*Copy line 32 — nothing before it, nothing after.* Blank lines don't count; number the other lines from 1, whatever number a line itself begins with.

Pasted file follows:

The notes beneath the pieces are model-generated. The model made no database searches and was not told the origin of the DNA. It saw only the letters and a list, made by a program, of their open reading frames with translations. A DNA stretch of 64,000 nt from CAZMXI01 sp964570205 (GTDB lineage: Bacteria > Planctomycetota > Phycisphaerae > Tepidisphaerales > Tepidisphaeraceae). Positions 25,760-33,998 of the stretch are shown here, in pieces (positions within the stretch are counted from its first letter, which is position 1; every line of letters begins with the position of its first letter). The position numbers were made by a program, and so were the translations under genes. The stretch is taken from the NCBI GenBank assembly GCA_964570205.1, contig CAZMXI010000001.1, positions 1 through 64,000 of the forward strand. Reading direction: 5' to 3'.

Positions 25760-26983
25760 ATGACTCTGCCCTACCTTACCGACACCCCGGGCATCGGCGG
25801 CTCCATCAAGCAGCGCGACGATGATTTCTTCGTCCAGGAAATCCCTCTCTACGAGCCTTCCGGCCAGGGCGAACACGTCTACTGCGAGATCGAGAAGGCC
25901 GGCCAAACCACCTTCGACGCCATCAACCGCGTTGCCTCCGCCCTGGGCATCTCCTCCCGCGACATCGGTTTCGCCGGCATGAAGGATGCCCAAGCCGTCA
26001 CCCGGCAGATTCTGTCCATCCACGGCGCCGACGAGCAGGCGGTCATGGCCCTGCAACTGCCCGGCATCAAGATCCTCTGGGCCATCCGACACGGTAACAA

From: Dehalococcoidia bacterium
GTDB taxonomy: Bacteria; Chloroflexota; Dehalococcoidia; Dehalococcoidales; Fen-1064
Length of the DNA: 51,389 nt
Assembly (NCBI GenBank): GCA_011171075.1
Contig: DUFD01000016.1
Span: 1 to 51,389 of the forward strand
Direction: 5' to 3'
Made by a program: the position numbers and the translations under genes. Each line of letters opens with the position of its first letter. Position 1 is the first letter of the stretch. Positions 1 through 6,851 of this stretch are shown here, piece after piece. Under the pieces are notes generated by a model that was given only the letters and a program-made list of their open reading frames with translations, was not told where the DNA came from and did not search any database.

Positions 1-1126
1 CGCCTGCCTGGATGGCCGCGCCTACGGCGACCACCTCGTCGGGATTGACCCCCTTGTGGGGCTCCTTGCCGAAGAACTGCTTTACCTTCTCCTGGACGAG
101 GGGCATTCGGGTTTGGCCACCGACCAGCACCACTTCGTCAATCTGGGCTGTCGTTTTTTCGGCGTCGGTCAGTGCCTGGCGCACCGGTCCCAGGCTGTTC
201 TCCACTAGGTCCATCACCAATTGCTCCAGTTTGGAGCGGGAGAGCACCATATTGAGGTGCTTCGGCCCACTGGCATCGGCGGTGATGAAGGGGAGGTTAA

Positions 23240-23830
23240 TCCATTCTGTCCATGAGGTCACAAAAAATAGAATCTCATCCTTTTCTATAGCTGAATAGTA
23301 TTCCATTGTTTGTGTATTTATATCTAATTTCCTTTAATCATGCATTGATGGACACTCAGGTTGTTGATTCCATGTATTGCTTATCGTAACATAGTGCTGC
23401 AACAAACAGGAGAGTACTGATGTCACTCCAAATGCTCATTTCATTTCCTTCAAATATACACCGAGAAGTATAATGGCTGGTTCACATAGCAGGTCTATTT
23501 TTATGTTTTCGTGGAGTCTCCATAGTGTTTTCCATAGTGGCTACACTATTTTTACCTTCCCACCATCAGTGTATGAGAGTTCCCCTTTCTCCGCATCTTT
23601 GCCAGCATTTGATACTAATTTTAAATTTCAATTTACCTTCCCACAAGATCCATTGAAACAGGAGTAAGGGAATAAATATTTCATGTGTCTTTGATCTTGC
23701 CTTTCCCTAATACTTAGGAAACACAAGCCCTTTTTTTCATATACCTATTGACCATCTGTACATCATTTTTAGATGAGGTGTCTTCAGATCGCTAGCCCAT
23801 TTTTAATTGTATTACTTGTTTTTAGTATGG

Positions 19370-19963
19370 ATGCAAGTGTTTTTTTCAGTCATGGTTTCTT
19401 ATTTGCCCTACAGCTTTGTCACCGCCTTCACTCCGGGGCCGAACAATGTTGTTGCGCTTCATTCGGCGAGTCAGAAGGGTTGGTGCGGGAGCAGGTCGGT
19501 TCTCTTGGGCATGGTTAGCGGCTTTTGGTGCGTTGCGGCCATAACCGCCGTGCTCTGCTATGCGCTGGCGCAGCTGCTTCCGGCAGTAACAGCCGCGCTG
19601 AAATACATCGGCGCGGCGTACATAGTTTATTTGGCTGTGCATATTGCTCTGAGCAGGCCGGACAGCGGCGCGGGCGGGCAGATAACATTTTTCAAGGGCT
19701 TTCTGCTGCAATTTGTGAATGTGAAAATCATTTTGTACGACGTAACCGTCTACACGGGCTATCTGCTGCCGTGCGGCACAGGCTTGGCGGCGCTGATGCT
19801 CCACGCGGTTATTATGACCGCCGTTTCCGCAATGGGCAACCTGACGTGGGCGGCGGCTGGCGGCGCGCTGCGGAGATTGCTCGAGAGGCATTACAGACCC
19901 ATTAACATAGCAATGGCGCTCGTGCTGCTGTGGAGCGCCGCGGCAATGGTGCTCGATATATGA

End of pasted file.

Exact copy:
19701 TTCTGCTGCAATTTGTGAATGTGAAAATCATTTTGTACGACGTAACCGTCTACACGGGCTATCTGCTGCCGTGCGGCACAGGCTTGGCGGCGCTGATGCT